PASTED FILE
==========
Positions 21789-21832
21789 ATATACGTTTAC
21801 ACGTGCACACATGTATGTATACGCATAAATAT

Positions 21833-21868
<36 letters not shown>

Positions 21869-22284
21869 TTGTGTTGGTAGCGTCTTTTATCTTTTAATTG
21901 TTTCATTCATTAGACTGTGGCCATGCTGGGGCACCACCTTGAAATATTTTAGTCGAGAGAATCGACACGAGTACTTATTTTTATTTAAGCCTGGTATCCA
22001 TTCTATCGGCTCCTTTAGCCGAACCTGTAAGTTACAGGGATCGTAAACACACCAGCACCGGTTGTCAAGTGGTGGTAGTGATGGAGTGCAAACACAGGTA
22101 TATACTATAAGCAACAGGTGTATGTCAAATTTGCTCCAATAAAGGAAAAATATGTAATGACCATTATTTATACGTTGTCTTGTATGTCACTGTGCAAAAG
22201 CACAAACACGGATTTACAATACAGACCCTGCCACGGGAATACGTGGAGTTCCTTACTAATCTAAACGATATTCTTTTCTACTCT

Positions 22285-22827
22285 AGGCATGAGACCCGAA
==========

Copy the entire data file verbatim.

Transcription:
Positions 21789-21832
21789 ATATACGTTTAC
21801 ACGTGCACACATGTATGTATACGCATAAATAT

Positions 21833-21868
<36 letters not shown>

Positions 21869-22284
21869 TTGTGTTGGTAGCGTCTTTTATCTTTTAATTG
21901 TTTCATTCATTAGACTGTGGCCATGCTGGGGCACCACCTTGAAATATTTTAGTCGAGAGAATCGACACGAGTACTTATTTTTATTTAAGCCTGGTATCCA
22001 TTCTATCGGCTCCTTTAGCCGAACCTGTAAGTTACAGGGATCGTAAACACACCAGCACCGGTTGTCAAGTGGTGGTAGTGATGGAGTGCAAACACAGGTA
22101 TATACTATAAGCAACAGGTGTATGTCAAATTTGCTCCAATAAAGGAAAAATATGTAATGACCATTATTTATACGTTGTCTTGTATGTCACTGTGCAAAAG
22201 CACAAACACGGATTTACAATACAGACCCTGCCACGGGAATACGTGGAGTTCCTTACTAATCTAAACGATATTCTTTTCTACTCT

Positions 22285-22827
22285 AGGCATGAGACCCGAA